The Big Story: Preparing journalism's next generation
It seems that more and more Western students want a hand in shaping the future of journalism.
The department has more majors in its writing-intensive news/editorial track than in the last decade or so, says Senior Instructor Jack Keith, who advises The Western Front, which was recently named the top non-daily college newspaper in the region by the Society of Professional Journalists. The department also offers specialties in visual journalism and public relations.
Journalism students today still focus on things like solid writing, interviewing, news gathering and crafting great leads all while meeting tight deadlines, Keith says. And, of course, accuracy remains paramount.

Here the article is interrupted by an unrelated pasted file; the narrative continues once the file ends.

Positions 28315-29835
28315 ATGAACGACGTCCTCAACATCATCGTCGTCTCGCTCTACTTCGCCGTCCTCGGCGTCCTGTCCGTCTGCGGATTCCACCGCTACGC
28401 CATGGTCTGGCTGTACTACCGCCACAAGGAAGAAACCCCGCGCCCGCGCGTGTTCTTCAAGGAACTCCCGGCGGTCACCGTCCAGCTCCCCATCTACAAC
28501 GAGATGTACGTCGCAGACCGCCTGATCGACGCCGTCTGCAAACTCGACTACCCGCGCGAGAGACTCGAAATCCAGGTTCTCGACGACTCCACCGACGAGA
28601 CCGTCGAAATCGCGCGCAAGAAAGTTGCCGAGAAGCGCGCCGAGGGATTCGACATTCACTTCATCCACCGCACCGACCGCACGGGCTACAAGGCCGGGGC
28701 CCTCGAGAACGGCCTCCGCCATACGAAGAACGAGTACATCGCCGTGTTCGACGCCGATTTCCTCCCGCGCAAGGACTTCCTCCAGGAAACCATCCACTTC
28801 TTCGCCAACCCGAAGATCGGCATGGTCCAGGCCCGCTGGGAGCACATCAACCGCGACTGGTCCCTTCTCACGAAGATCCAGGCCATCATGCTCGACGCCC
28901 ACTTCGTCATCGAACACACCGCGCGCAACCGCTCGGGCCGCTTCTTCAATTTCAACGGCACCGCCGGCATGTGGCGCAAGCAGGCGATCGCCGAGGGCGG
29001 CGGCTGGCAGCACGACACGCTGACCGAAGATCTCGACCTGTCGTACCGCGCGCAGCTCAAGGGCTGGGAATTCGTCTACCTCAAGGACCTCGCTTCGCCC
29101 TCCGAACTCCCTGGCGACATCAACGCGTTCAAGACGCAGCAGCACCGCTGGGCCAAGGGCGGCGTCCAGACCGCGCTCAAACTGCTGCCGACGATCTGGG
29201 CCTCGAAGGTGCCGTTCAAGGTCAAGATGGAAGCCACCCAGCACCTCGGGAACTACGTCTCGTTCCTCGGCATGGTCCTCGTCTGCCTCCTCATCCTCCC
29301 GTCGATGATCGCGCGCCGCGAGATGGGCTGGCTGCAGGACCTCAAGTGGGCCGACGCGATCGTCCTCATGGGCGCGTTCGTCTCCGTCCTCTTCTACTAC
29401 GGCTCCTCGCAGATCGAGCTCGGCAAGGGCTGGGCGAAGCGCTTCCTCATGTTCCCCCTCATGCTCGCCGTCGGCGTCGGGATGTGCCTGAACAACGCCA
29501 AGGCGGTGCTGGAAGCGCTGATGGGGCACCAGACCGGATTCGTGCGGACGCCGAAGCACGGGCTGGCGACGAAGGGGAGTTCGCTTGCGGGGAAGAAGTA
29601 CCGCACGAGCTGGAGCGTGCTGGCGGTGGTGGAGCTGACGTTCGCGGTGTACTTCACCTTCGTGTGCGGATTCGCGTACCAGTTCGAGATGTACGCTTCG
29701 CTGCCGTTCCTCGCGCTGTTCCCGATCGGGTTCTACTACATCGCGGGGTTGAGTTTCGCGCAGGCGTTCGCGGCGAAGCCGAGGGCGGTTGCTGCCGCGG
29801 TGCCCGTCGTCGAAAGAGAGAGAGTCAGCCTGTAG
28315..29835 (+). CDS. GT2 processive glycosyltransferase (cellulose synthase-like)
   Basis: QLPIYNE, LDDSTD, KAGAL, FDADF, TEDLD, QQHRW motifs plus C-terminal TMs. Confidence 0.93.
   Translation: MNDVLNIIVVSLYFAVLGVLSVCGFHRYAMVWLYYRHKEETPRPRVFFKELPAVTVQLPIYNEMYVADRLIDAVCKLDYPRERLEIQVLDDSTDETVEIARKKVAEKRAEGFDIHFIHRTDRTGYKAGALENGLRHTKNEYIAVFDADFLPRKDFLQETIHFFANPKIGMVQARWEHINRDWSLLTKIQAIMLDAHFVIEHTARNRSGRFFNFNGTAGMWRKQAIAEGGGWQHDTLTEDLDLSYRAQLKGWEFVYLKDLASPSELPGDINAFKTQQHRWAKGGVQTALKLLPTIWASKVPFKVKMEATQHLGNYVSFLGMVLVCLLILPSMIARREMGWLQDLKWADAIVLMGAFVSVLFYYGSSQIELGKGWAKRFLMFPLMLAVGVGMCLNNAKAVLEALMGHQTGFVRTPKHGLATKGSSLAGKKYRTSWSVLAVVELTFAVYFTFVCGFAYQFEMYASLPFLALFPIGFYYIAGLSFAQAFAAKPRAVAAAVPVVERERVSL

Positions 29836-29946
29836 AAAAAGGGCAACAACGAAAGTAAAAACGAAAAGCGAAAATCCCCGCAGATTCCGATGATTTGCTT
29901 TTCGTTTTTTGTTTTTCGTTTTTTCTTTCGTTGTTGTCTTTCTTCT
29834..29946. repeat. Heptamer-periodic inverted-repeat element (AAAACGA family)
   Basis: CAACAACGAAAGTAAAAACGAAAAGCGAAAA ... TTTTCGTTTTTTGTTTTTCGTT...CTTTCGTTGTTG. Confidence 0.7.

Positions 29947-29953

But they’re also telling stories in more ways. It’s not just about putting words on paper, says Maria McLeod, associate journalism professor. It’s about finding ways to tell the story on many different platforms, and even on different-sized screens.
“When I started 15 years ago, we taught people to work for a newspaper as a writer or editor,” says Associate Professor John Harris. “Now, we teach skills.”
For example, all Western Front staff also learn to produce photo or video stories, Keith says, because journalists need a wide variety of technical skills.
Today’s journalism graduates are still getting jobs in newspapers, Keith says, though an increasing number are taking their skills to online-only platforms and other nontraditional media fields.
“I don’t see the end of traditional journalism,” he says. “Yes, the medium of how they deliver the news will be different, but we still need journalists. More than ever, we need trusted news sources.”